6. It has become "more independent" - i.e. the Power Cab can now be connected to and disconnected from any "SB3-powered" UTP panel and function as a true "walk around" throttle – Even though my PCP panel is no longer used to power the Power Cab, I should still be able to use it as a UTP panel by purchasing another 4-conductor RJ-12 cable and connecting it to the back of the UTP panel (on the opposite side of the layout) that is powered by the SB3.  (NCE supplies an RJ-12 connector on the back of their PCP and UTP panel boards so that the panels can be easily "daisy-chained" to one another in order to accomplish this.)  Therefore, any UTP panel that is daisy-chained to the SB3-powered UTP panel becomes a useable connection port for the Power Cab. And, in conjunction with point 6...

  7. It has become "less significant" - i.e. the Power Cab is no longer a required item in order to operate your layout – That's right!  You read that last statement correctly!  You do NOT have to even use a Power Cab with the SB3 in order to operate trains.  You can use either a NCE Pro Cab or an NCE throttle (like an CAB-04p) to start, stop, change directions and operate CVs (i.e. configuration variables).  However, the Power Cab will still be required to perform any address or CV programming to your locomotives.


Start up


After plugging the Power Cab into a panel connector, I immediately noticed two things:


  1. The initialization or boot up time for the Power Cab to become functional is almost immediate - i.e. ~1 sec vs. 5-7 seconds when operating without the SB3.  The first time the Power Cab is plugged in after the SB3 has been turned on, the LCD briefly displays that the Power Cab is being powered by the SB3 by replacing the fast-clock time (in the upper right hand corner of the LCD) with the word "BOOSTER" (pictured at left).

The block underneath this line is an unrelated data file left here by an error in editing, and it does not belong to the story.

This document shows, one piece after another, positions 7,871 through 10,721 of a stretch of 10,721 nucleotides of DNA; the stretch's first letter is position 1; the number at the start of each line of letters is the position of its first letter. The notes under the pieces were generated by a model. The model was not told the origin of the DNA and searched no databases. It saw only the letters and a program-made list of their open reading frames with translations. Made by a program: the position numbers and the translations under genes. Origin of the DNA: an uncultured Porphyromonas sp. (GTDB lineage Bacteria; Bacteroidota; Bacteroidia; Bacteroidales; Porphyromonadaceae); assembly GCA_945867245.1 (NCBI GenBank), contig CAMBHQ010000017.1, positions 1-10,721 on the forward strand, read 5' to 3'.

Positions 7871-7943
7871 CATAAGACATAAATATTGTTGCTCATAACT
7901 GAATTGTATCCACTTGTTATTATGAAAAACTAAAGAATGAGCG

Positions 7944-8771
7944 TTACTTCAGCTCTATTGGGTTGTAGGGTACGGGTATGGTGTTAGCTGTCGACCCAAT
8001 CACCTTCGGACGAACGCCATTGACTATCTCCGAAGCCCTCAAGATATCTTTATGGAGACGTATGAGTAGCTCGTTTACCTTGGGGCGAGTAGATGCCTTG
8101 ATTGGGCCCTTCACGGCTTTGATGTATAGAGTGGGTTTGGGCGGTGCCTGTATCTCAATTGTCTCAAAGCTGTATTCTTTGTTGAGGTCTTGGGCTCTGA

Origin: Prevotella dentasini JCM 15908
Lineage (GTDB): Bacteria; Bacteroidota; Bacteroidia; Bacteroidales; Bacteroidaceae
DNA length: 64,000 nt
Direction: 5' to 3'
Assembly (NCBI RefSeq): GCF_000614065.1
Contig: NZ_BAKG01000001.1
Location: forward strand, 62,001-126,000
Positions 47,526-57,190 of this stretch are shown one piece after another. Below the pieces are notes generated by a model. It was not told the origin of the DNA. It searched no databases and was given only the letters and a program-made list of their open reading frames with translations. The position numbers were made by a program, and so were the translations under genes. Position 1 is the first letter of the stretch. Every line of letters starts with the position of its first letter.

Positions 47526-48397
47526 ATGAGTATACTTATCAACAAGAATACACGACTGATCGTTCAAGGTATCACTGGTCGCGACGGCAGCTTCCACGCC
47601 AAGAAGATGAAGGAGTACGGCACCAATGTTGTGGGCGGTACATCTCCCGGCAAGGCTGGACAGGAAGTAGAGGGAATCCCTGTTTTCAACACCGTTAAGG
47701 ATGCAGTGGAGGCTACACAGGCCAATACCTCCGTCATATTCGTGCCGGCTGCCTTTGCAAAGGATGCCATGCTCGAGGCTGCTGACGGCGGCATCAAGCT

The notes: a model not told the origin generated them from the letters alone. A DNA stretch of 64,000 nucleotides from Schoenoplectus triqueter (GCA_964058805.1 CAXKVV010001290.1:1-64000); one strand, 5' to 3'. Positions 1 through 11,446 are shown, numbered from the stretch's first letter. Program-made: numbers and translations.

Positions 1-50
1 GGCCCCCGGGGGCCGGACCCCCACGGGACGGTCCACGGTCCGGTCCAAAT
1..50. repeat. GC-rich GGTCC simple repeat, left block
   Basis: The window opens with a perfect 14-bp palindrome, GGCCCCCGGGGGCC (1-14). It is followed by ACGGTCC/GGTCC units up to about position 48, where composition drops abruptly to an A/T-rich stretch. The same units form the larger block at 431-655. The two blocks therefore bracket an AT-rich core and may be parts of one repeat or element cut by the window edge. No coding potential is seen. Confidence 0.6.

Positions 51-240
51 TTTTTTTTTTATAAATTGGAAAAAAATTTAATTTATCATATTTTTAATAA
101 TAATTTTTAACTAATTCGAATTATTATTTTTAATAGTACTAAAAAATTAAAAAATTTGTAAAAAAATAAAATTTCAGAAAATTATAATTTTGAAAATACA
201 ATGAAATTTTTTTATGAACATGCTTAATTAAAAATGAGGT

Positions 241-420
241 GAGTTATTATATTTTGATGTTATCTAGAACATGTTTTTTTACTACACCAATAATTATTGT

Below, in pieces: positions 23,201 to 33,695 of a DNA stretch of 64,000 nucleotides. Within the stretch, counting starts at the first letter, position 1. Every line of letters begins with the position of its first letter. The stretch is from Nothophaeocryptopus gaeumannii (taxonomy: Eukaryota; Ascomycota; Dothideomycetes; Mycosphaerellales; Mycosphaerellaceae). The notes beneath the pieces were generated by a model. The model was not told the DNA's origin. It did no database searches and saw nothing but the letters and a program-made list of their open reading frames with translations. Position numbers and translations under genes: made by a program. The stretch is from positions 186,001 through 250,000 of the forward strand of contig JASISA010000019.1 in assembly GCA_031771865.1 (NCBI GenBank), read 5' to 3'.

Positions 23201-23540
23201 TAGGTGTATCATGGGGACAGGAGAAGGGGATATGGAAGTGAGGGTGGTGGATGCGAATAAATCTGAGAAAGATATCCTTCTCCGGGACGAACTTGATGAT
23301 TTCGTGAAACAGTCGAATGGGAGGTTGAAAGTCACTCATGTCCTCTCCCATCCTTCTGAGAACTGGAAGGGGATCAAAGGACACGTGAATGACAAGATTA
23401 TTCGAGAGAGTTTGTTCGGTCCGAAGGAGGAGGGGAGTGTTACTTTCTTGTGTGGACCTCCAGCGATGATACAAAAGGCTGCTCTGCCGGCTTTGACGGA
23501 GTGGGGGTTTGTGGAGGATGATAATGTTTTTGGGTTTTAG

2. After 4-5 seconds, the fast clock is displayed once again.  If you unplug and reconnect the Power Cab to the UTP a 2nd time, "BOOSTER" will not display again and the fast clock will continue to elapse time.




  1. Short circuit protection - The SB3 comes with internal short circuit protection that will shut down track power in the event of a short. SB3 is design to "re-energize" the track every 2-3 seconds, until the short is cleared. I tested the feature by lay an X-acto knife handle across both track rails.  The SB3 manual states that this is "not intended to protect the booster from long term short circuits" and they strongly recommend an external short circuit protection device for that purpose.

  2. The SB3 Control bus connector (green) has two left terminals that are a low current copy of the track power output and a right hand terminal that is used for ground. The Cab bus connector is used for connecting additional NCE DB3 3-amp boosters to the SB3. This will come in handy for future expansion. And, the DB3 booster can also be used with other DCC systems, as well, and is a fairly inexpensive way of adding power blocks to your layout.


The winds of change


As mentioned earlier, there is a handy 6-page manual that comes with the Smart Booster.  (You can also download it from the NCE web site)  The manual states on pg. 4 (under the heading Changes from Power Cab V. 1.10) that there has been two significant changes made to the Power Cab, when used in conjunction with the SB3:


  1. Control of functions F13-F28 has been added

  2. Function refresh has been added to help keep the light and sound functions working on locomotives that don't remember the state of their functions on dirty track


Functions: Programming the OPTION key


In order to have access to these additional functions, the OPTION key or button has to be programmed to a value of "122".  To accomplish this, you must go into the Power Cab's internal setup program.  After a little bit of searching in the Power Cab manual, I was able to locate on p. 18 the steps on how to do this: